1. One supposes a certain syntax articulating metaphysics and “its” Other, and an experience corresponding to the withdrawal (of) the Other: their coupling is given as the ultimate and unavoidable element of every possible thought. Here is the matrix of a philosophical decision enlarged to the Other or to the undecidable, but that remains a decision within which each thinker settles down decidedly and without fundament, by a petition of principle that no longer defines metaphysics “alone” but also indeed its deconstruction. This contingency and this ultimate voluntarism contaminates every notion in deconstruction’s interior: not elucidated in their ultimate truth, they are partly requisitioned and functionalized, their truth still partially folded over their sense, their sense folded over their function. Of course, this radical contingency of deconstructions and every philosophical Decision in general is not perceptible from these that repose on a preliminary and inexplicable identification to this matrix, but from another experience that we have mentioned and onto which we will come back, a “scientific” experience but in the transcendental mode, of thought and its essence.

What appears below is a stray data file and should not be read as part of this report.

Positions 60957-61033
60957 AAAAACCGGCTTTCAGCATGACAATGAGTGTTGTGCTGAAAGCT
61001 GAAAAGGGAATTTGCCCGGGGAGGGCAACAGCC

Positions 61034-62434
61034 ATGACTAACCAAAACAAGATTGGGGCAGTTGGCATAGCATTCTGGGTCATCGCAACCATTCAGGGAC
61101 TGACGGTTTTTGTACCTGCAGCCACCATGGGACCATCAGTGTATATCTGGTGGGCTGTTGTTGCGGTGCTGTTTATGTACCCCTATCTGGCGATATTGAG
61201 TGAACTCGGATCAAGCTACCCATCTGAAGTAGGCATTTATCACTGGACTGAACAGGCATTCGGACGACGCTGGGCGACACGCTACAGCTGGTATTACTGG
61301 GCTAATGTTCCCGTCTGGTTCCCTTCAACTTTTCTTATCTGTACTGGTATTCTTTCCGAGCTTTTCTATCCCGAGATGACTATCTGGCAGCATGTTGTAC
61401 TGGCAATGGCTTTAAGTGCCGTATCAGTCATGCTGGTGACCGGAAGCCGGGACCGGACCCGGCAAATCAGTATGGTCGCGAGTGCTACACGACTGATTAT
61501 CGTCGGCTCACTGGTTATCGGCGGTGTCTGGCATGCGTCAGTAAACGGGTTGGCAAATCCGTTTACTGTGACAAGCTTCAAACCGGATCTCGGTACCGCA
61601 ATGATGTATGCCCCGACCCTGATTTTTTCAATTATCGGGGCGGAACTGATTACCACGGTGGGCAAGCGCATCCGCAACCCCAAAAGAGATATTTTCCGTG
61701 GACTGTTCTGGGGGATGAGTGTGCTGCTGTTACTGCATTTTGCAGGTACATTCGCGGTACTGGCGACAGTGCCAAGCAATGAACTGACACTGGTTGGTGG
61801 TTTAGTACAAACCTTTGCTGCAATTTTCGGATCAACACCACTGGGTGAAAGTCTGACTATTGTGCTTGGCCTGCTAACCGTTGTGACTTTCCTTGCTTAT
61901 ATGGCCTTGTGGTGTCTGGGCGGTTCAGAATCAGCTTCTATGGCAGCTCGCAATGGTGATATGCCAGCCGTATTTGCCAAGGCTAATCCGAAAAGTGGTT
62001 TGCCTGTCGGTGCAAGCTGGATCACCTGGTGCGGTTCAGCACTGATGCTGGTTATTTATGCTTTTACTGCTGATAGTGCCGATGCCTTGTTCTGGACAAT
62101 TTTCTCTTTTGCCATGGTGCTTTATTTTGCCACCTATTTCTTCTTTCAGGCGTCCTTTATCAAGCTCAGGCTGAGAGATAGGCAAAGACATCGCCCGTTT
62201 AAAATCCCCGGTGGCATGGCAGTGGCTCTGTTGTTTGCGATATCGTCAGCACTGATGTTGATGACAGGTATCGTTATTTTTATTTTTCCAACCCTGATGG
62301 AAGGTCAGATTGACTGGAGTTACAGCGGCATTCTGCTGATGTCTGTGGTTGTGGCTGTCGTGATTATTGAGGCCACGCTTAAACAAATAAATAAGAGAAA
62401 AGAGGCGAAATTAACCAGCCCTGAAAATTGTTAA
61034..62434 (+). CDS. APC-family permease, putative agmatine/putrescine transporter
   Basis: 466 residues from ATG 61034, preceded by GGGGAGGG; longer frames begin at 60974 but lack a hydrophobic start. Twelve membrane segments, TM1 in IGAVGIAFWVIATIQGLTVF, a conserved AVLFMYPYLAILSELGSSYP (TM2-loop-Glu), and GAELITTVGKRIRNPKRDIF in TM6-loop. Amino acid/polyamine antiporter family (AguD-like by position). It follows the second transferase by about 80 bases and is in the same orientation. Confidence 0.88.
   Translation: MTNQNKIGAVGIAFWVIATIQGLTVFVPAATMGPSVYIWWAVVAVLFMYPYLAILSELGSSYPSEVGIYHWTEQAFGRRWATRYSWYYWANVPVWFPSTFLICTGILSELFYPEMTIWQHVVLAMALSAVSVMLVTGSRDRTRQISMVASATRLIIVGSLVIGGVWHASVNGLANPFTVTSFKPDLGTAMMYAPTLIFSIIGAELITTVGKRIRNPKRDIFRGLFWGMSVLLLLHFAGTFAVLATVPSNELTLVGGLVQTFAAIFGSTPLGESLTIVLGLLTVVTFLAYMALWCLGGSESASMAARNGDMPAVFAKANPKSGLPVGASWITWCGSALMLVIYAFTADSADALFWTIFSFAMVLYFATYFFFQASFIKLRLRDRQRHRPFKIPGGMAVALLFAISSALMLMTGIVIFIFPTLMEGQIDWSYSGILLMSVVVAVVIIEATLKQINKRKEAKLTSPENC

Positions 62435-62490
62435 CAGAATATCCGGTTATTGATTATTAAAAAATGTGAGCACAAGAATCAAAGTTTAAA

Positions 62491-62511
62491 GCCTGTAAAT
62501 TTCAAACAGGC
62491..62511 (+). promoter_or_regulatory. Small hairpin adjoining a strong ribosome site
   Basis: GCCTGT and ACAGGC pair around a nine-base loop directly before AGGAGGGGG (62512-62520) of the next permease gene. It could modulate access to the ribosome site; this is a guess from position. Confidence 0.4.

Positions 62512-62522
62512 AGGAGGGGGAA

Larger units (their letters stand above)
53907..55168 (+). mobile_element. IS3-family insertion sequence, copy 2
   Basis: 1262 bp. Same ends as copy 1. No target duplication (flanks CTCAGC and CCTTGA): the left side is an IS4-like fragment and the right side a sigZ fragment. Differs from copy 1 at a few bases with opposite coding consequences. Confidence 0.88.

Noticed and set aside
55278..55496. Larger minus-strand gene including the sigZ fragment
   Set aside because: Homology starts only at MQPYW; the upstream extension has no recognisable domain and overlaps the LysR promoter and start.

2. The second premise consists in supposing, beyond every questioning, not only that philosophy exists, but that it is the real par excellence, at least the co-determinant essence of the real. Here still there is an identification or an amphibology of philosophy and reality that belongs to the essence of every philosophical Decision. It can also only be denounced by another thought, autonomous in relation to philosophy and that would have a sufficiently radical access to the real to unveil a transcendental Illusion, thus extended from metaphysics (Kant) to its critiques and its deconstructions, in the pretention of the philosophical Decision.